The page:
6.2.3 As referred to during the oral proceedings, the control slide according to D3 thus is, in the wording of claim 1 of the patent in suit as amended, provided within an impact device according to which the control of the operating cycle is:

by means of a control slide 9 which is arranged to

reciprocate (feature (f)) and

by guiding the control pressure ... to and from the working pressure surfaces of the control slide to move the control slide (feature (g)).

Different to feature (g) the control slide according to D3 is directly charged and moved by working pressure acting on it as control pressure and not via a control pressure which is controlled by an electrically driven control valve.

6.2.4 The problem underlying the teaching of D3 concerns, as referred to during the oral proceedings, the development of a hydraulic impact device which is, with respect to the control, formed in an alternative manner. The control device shall be able to function without being permanently charged with the working pressure and without mechanical forces, in particular ones initiated by the percussion piston, applied to it (D3, paragraph [0006].

6.3 Obviousness

6.3.1 The parties were of different opinion whether the skilled person would take the method according to D3 into account (cf. points 6.2.1 - 6.2.3 above) in an attempt to solve the problem (cf. point 6.1.3) starting from the method of D11/D11'.

6.3.2 According to appellant I the person skilled in the art starting from the method of D11/D11' would completely ignore the teaching of D3 since it is not compatible with the one of D11/D11'. The reason is that according to D3 no electrically driven control valve is foreseen, which according to D11/D11' is required in order to allow the measured position of the percussion piston to be considered in the control of the operating cycle of the impact device. Consequently, consideration of D3 can only be seen as leading to the replacement of the control valve used according to D11/D11' by a control slide as known from D3, which is explicitly suggested by the problem to be solved according to D3 (cf. point 6.2.4 above). Since it is apparent that such an approach is not compatible with the approach according to D11/D11', it cannot be considered that the skilled person would take the method of D3 further into account.

6.3.3 According to appellant II the skilled person starting from the method according to D11/D11' would, in order to solve the problem (cf. point 6.1.3), take the relevant part of D3 into consideration. Acting in this manner, he would immediately recognise that combining the approach according to D3, namely to control the percussion piston via a control slide, with the one of D11/D11' namely to control the percussion piston via an electrically driven control valve controlled via a control unit, would solve the problem in that the percussion piston would be indirectly controlled by the control valve, which itself directly controls the control slide. Combined consideration of the teachings of D11/D11' and D3 would thus render the solution according to claim 1 obvious.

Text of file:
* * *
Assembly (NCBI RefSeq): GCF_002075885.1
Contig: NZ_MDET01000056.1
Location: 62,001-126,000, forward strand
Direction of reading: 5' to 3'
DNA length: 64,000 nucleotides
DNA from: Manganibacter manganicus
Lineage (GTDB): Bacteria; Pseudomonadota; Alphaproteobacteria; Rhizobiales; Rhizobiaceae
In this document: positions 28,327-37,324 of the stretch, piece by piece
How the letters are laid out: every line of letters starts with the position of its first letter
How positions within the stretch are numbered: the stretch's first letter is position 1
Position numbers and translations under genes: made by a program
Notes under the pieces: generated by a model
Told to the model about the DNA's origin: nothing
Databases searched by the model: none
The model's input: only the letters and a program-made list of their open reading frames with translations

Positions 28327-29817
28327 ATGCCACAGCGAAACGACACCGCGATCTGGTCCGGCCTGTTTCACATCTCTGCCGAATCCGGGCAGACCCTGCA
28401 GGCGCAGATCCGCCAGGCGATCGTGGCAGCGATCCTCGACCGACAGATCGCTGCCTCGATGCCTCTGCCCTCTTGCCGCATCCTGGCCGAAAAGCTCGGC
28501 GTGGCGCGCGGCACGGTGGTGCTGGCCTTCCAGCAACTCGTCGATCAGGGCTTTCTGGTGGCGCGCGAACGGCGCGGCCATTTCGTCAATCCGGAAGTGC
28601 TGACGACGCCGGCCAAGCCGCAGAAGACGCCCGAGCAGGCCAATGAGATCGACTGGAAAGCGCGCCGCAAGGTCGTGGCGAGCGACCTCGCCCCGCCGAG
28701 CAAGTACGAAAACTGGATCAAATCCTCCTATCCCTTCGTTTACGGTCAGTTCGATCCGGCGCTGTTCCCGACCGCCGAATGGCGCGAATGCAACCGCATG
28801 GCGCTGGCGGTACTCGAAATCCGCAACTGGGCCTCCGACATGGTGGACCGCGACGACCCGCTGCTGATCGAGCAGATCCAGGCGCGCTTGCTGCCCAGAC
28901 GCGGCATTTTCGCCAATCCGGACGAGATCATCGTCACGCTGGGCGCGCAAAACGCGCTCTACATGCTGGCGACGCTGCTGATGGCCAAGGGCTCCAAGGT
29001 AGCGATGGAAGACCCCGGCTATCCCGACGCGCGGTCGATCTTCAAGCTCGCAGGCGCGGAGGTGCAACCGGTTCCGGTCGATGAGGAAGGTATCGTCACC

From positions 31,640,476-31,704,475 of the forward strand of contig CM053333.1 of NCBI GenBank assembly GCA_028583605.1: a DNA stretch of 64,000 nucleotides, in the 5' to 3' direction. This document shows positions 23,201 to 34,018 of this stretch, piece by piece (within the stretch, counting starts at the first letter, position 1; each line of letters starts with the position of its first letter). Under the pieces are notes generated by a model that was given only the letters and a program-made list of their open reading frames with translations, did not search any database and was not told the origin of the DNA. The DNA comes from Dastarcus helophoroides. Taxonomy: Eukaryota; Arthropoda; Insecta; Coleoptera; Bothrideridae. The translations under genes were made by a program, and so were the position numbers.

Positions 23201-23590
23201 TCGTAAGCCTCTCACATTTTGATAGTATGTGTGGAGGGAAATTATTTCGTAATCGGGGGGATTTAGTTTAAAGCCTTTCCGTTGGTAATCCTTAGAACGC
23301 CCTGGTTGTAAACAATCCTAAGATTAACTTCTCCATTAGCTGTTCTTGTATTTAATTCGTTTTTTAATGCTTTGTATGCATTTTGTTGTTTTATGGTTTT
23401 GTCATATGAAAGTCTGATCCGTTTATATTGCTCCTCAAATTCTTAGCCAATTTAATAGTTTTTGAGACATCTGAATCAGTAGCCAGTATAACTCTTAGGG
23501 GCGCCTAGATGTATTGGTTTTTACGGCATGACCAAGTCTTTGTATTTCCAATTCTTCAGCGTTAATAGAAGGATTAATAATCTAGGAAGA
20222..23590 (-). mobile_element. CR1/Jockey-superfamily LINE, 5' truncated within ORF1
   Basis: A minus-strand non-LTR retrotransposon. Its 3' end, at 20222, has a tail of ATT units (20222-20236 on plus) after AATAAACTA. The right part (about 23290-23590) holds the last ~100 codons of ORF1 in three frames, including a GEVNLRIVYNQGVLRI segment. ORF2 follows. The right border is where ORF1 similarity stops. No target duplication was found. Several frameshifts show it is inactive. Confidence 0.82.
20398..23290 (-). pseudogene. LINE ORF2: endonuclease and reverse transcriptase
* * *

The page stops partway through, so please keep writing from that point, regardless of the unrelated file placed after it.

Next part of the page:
6.3.4 The Board considers the argument of appellant II to be more convincing.

It is true that, as argued by appellant I, D3 discloses as only means for controlling the operating cycle of the impact device a control slide connected to working pressure and discharge ducts of the impact device.

Starting from the method of D11/D11' the skilled person would, however, immediately realise that the part of the disclosure of D3 relating to the control of the working pressure and discharge ducts for the percussion piston via a control slide (cf. D3, paragraph [0021], figures 1, 2a, 2b) can be considered separately from the remainder of the disclosure of this document. Taking this part of the disclosure into account it is evident that proper functioning of the control slide does not require its reciprocation directly by the working pressure foreseen for the percussion piston and that any other pressure which, as stated by a part of feature (g), is able to move the control slide, suffices.

Thus for the skilled person starting from D11/D11' it is immediately apparent that in order to solve the problem (cf. point 6.1.3 above) while accepting the resulting increased complexity of the control (cf. point 6.1.2 above) the approach according to D11/D11' that the pressure for the percussion piston is controlled by the control valve can be combined with the one of D3 that the pressure for the percussion piston is controlled via a control slide.

Combining these two approaches thus leads to the control slide being arranged between the control valve and the working pressure and discharge ducts for the percussion piston. This allows on the one hand that by means of the control valve the measurement of the position can continue to be used as known from D11/D11' and on the other hand that the control valve needs only to guide a control pressure which is able to move the control slide and not the working pressure required to reciprocate the percussion piston.